return to cato

I’ve not seen an obituary, so I won’t use his name. But some salt of the earth has left us.

He was not a close friend. He was a psychiatrist I knew professionally. For the first five or ten of my years in Asheville, most every Friday, he met with the staff at our counseling center for case consultation. He was a sui generis blend of humor, wisdom, and compassion.

Here are a few remembrances, in appreciation of him and the One who sparkled in him.

* * * *

One morning I asked him, “How are things at the hospital?”

“Oh, they’re treating me like mushrooms.”

“How do you mean?”

“They keep me in the dark and cover me with bullshit.”

* * * *

Another morning. “How you doing, man?”

“Oh, I could be worse.” He added, “Think about it. No matter how bad it gets, it could always be worse.”

From that day forward, this exchange became our ritual of greeting. “How you doing?” And every time. Every. Time. “Oh, I could be worse.”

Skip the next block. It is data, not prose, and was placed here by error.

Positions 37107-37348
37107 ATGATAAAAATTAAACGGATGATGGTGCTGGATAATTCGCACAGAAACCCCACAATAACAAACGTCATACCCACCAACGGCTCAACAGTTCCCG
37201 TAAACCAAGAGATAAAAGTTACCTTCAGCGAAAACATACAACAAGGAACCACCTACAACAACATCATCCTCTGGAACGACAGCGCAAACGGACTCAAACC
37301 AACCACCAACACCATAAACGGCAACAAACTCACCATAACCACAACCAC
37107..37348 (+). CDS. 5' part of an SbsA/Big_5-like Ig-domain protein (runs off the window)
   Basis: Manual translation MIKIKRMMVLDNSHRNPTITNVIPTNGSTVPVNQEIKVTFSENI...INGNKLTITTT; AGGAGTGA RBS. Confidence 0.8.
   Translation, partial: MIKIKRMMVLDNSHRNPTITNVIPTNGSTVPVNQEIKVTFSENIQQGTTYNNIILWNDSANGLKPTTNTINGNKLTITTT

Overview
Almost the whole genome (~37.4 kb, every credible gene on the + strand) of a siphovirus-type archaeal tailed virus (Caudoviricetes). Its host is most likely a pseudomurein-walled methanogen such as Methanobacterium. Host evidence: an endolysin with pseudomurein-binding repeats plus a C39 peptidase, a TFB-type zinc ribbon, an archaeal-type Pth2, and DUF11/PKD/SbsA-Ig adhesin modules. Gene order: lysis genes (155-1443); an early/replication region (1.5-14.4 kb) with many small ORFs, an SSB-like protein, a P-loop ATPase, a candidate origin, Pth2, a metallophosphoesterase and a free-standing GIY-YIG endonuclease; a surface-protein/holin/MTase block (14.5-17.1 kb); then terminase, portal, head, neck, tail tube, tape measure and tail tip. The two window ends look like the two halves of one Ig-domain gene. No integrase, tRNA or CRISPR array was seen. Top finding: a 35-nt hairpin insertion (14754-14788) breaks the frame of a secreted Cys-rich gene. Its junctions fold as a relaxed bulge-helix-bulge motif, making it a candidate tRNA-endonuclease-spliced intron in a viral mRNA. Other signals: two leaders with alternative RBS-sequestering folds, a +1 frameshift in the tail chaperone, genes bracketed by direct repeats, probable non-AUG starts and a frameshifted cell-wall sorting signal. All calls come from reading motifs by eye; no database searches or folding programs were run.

* * * *

 

He did not pretend that his medical degree made him smarter than others. “There’s only one way to know for sure if this patient needs an anti-depressant.”

“How’s that?”

“Try her on one and see if it helps. If it helps, she needed it.”

* * * *

He was a long-standing member of the 12-step community. His presence and participation in that community helped others feel less shame about their own struggles. Through the years, I had several patients, who were his patients, too, come back from their first AA meeting and tell me they had seen him there, how surprised they were, and how his smile at them, or nod of the head, had helped them feel better about being there and getting the help they needed.

* * * *

As I was first getting to know him, I’d hear him say, “You won’t believe what Cato did to me yesterday,” then launch into a tale of some difficulty he had endured.

This happened several times — “Let me tell you what Cato did this morning” — before I took the bait and asked, “Who’s Cato?”

“Cato is Inspector Clouseau’s assistant. You know Clouseau? From the Pink Panther movies?

“Yes.”

“Cato’s job is to keep Clouseau on his toes. When Clouseau comes home, Cato has rearranged his whole apartment. Or he’s hiding from him and eventually jumps out and attacks him and they have these long fights. Once he even attacks Clouseau when he’s in bed with a woman.”

He paused, making sure the hook was set.

“Cato is what I call God sometimes.”

* * * *

So thank you, Cato. You did well with him.

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